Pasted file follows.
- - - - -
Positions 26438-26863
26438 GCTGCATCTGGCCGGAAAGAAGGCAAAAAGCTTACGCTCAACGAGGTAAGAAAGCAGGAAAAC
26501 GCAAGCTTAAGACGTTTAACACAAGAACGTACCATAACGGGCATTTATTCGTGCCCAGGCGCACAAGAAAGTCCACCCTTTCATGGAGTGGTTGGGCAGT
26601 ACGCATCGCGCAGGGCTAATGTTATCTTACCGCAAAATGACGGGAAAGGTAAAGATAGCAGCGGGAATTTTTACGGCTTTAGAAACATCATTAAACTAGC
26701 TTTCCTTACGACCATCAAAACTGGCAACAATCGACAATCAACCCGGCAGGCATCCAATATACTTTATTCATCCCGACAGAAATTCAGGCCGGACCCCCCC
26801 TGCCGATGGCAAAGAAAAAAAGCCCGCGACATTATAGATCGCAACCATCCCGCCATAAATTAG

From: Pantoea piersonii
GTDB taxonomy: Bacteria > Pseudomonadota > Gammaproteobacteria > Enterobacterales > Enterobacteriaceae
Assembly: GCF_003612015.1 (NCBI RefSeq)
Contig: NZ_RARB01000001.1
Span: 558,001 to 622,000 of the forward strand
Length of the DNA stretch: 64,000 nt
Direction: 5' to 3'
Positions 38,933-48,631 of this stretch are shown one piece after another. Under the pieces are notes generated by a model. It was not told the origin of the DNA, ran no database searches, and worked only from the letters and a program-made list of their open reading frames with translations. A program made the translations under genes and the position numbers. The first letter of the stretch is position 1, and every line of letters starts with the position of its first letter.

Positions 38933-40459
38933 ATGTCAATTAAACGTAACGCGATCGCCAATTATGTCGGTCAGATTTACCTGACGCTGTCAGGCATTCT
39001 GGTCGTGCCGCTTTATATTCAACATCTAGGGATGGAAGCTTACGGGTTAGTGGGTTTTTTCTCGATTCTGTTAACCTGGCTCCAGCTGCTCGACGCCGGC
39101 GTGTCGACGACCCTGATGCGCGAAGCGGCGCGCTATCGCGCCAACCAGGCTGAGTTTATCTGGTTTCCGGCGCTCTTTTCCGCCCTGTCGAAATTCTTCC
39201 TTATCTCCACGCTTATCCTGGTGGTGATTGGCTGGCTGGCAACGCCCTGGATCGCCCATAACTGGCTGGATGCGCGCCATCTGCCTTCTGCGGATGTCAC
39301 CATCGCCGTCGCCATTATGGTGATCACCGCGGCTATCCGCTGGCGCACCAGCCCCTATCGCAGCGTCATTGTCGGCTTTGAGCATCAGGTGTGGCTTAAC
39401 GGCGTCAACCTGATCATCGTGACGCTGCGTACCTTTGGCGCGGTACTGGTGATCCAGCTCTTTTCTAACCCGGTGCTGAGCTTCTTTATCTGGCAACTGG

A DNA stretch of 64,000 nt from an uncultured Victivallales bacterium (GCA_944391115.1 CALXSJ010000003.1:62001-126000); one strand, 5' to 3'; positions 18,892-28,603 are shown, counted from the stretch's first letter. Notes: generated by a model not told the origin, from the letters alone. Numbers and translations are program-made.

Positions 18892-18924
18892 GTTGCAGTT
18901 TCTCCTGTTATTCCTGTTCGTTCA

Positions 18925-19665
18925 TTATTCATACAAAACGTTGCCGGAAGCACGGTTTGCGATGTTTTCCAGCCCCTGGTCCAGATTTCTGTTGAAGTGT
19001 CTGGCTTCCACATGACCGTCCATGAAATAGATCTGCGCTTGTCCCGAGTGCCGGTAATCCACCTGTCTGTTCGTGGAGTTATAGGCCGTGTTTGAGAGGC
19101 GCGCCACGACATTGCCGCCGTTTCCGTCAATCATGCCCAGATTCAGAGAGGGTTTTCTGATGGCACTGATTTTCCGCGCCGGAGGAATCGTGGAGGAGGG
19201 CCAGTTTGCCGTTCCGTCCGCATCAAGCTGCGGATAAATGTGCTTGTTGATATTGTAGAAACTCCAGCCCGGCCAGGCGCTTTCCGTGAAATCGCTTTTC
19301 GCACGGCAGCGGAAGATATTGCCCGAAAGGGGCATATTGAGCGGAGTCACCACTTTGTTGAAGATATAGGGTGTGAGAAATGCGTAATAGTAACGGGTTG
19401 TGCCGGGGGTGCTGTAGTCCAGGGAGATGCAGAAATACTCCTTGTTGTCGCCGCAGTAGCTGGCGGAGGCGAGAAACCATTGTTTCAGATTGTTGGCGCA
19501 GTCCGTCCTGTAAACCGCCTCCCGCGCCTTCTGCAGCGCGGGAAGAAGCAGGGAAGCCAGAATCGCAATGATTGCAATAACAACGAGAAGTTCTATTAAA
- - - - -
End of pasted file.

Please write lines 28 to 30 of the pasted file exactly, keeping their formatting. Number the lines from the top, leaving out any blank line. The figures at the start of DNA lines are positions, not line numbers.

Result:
19001 CTGGCTTCCACATGACCGTCCATGAAATAGATCTGCGCTTGTCCCGAGTGCCGGTAATCCACCTGTCTGTTCGTGGAGTTATAGGCCGTGTTTGAGAGGC
19101 GCGCCACGACATTGCCGCCGTTTCCGTCAATCATGCCCAGATTCAGAGAGGGTTTTCTGATGGCACTGATTTTCCGCGCCGGAGGAATCGTGGAGGAGGG
19201 CCAGTTTGCCGTTCCGTCCGCATCAAGCTGCGGATAAATGTGCTTGTTGATATTGTAGAAACTCCAGCCCGGCCAGGCGCTTTCCGTGAAATCGCTTTTC